Making Sense of the CRE Investing Matrix

TruePoint Capital

Commercial real estate (“CRE”) investing is a vast matrix of potential offering investors a diverse menu of opportunities across multiple market types, asset classes, locations, conditions, and strategies. CRE has long been a favorite arrow in the investing quiver of sophisticated and ultra-wealthy investors who gravitate towards it for wealth-building cash flow, appreciation, and tax benefits – all backed by a physical asset.

CRE can be rewarding, but it can also be overwhelming to the novice investor wondering how best to access its investing benefits while avoiding the pitfalls. This discussion will help you make sense of the CRE investing matrix.

There are so many ways to access the CRE investing class that it can be dizzying to the novice investor trying to understand it all. With CRE investing, you have to consider what to invest in and how to invest in it. First, we will discuss the what; then, we will discuss the how.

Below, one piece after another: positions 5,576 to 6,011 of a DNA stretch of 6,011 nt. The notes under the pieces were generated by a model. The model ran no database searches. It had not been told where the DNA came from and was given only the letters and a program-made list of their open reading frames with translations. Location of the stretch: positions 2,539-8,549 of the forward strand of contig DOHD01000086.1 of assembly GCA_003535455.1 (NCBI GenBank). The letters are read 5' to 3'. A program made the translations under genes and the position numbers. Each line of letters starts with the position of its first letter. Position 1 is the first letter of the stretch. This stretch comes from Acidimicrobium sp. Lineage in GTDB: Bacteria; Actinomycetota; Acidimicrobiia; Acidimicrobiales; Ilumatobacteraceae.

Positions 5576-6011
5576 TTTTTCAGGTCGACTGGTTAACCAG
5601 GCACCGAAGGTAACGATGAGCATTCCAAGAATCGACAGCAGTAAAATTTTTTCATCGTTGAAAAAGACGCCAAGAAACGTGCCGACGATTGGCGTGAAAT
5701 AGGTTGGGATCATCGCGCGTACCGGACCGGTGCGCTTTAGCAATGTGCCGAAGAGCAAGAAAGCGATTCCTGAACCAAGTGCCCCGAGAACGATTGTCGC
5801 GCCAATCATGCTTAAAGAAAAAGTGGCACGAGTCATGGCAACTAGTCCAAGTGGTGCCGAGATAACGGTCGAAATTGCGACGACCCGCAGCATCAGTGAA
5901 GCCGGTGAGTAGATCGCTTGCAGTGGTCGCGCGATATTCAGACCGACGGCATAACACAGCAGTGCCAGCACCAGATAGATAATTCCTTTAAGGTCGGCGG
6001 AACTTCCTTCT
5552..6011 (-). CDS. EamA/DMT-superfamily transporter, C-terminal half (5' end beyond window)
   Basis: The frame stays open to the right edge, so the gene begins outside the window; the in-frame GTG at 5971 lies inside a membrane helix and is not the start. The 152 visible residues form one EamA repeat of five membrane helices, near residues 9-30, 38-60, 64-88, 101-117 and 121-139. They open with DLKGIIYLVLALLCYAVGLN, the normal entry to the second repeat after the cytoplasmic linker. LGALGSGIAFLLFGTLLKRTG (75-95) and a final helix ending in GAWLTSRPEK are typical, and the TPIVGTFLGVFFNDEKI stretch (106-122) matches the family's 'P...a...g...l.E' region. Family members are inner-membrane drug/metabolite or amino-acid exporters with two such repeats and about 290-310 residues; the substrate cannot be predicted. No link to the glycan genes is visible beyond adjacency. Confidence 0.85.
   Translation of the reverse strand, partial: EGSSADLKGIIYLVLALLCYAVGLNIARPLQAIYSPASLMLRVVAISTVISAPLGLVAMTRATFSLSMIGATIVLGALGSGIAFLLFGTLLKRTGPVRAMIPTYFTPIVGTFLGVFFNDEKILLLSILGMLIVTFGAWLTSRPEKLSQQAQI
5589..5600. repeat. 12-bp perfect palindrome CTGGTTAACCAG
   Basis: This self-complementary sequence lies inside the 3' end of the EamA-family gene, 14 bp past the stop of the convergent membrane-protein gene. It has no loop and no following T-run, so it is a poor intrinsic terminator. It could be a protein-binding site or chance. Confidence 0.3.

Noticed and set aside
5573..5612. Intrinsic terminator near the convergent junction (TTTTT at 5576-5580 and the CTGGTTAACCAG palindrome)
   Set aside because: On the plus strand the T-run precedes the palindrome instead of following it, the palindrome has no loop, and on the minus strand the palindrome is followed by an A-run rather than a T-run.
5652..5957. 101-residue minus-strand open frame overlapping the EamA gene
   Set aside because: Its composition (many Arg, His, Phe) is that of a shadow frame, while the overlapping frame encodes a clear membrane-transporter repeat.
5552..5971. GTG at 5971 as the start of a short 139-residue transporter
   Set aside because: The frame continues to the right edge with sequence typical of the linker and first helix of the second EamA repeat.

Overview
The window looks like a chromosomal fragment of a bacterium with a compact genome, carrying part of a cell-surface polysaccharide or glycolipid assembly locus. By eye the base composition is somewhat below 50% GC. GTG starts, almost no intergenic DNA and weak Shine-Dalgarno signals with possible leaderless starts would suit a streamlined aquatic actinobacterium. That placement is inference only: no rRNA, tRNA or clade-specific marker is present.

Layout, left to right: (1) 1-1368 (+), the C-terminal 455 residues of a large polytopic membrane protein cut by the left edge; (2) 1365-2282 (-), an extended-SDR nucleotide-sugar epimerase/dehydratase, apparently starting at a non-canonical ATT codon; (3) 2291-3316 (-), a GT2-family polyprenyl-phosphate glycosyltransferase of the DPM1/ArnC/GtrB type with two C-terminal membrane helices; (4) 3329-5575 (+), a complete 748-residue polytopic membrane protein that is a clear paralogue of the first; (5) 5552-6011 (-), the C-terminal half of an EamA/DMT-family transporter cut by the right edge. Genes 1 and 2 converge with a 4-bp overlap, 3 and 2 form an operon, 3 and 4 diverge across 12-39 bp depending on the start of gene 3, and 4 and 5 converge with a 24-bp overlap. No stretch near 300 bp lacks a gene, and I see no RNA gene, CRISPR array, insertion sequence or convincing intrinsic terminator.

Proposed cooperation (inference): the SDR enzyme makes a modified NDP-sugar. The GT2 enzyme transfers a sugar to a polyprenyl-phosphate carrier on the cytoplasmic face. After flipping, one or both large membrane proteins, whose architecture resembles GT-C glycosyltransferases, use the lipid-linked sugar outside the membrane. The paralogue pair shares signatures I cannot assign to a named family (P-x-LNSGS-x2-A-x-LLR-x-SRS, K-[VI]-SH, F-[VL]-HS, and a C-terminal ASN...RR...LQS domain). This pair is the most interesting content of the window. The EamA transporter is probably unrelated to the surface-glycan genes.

The WHAT of CRE Investing –

Commercial real estate can be divided into asset classes, building condition and location, risk-reward profile, and geographic location.

The six primary CRE asset segments include:

  • Multi-Family.
  • Office.
  • Industrial.
  • Retail.
  • Hospitality.
  • Development.


CRE can be further categorized by building condition and location designated with the letters:

  • A.
  • B.
  • C.
  • D.


Finally, CRE can be classified by risk-return profile with the designations:

  • Core.
  • Core-Plus.
  • Value Add.
  • Opportunistic.




According to this classification system, properties are graded according to a combination of geographical and physical characteristics. These letter grades are assigned to properties after considering a combination of factors such as the property’s age, location, tenant income levels, growth prospects, appreciation, amenities, and rental income.

Class A

Class A properties are new construction or built within the last 5 to 10 years with top-of-the-line amenities and professional management. They’re located in the most desirable areas with a high potential for appreciation, high-quality tenant profiles, and little to no deferred maintenance issues.